• Les enfants des Premières Nations sont 6 fois plus susceptibles que les enfants allochtones de voir leur sécurité ou leur développement jugé compromis.

• Le taux d’enfants des Premières Nations placés par le Directeur de la protection de la jeunesse est près de 8 fois plus élevé que celui des enfants allochtones.

À propos de l’APNQL

L’Assemblée des Premières Nations Québec-Labrador est l’organisme politique qui regroupe 43 chefs des Premières Nations au Québec et au Labrador. Suivez l’APNQL sur Twitter @APNQL.

Respect for First Nations Rights is Essential to Canada’s Economy, Says AFN National Chief Bellegarde in Wake of BC Court of Appeal Decision

(Ottawa, ON) – Assembly of First Nations (AFN) National Chief Perry Bellegarde says economic certainty can only be achieved when First Nations rights, title and jurisdiction are respected and upheld, including the standard of free, prior and informed consent. The National Chief made the comments following the decision by the British Columbia Court of Appeal in the B.C. government’s reference question on regulatory powers over crude oil.

“First Nations rights over any decisions that affect our lives or traditional territories, including the duty to consult and free, prior and informed consent, must be respected by all governments,” said AFN National Chief Bellegarde. “Respect for these rights is not a barrier to economic certainty. Ignoring these rights leads to uncertainty, conflict and costly litigation. It’s unfortunate that this decision ignores First Nations rights and fails to recognize that First Nations are an order of the government within Canada’s Constitutional framework. The federal and provincial levels of government must ensure that First Nation customary laws and processes are respected at all times. It is becoming increasingly clear that this is the only way forward.”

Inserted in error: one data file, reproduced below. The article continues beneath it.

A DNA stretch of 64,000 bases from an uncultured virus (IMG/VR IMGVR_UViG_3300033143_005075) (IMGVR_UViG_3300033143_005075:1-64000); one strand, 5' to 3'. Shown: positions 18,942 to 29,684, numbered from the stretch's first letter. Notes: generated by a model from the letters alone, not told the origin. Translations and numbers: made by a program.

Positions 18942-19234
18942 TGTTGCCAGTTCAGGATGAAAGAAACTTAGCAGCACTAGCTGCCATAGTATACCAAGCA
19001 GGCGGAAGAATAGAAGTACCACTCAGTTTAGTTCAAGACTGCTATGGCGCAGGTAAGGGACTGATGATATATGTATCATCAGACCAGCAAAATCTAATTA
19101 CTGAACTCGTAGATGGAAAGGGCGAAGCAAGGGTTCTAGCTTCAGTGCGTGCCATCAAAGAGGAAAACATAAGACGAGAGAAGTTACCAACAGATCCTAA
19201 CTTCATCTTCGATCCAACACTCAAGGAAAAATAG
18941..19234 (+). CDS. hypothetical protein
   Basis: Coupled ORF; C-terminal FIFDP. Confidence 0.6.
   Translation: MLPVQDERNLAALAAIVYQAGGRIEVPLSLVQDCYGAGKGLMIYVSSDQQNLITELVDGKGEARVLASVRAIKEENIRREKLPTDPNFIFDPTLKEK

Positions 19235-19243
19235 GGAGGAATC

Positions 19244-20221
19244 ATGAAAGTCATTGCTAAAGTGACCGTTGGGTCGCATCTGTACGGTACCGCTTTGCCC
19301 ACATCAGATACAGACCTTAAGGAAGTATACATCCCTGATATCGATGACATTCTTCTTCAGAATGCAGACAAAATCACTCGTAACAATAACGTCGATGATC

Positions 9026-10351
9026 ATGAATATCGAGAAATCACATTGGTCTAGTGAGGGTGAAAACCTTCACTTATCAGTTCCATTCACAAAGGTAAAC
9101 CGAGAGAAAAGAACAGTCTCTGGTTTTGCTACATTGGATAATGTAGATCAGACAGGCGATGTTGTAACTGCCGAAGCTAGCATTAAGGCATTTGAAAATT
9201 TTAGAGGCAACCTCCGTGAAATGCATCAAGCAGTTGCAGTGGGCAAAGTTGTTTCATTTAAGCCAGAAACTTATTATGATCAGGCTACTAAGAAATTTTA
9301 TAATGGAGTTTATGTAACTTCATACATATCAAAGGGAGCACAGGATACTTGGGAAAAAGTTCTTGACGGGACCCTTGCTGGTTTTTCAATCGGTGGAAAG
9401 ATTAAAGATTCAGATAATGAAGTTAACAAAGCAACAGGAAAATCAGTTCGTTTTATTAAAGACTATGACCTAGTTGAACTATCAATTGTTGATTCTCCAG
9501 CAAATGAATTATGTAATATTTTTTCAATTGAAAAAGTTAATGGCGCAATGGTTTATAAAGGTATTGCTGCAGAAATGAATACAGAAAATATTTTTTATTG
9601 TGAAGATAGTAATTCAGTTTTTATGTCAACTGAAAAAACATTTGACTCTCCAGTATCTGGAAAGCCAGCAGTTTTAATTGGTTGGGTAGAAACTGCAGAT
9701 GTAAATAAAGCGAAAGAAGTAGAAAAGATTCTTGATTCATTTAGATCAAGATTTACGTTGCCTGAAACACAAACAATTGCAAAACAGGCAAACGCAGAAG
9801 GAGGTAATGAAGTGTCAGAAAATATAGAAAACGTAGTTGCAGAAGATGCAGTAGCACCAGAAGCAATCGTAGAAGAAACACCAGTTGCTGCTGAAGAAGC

The AFN intervened in this reference case – Proposed Amendments to the Environmental Act – insisting the court ensure the United Nations Declaration on the Rights of Indigenous Peoples and free, prior and informed consent be upheld, along with customary laws and practices. AFN also called on the court to consider the perspectives of First Nations, their relationship to the lands and natural environment, and the way these relationships are uniquely and inextricably connected to First Nations health, well-being and cultural, social and economic vitality.

AFN Yukon Regional Chief Kluane Adamek, co-chair of the AFN Advisory Committee on Climate Action and the Environment, said: “This court decision does not speak to the very obvious fact that a true partnership with First Nations is required for any decisions that impact our territories. Building an honest trusting relationship with First Nations is key to building a future that protects and sustains the environment regardless of jurisdiction. We can work on the environment and still invest in education, in healthcare and still find new ways to build a modern innovative economy that thrives. But the relationship with First Nations must be genuine, respectful, open and we must be involved right from the very start.”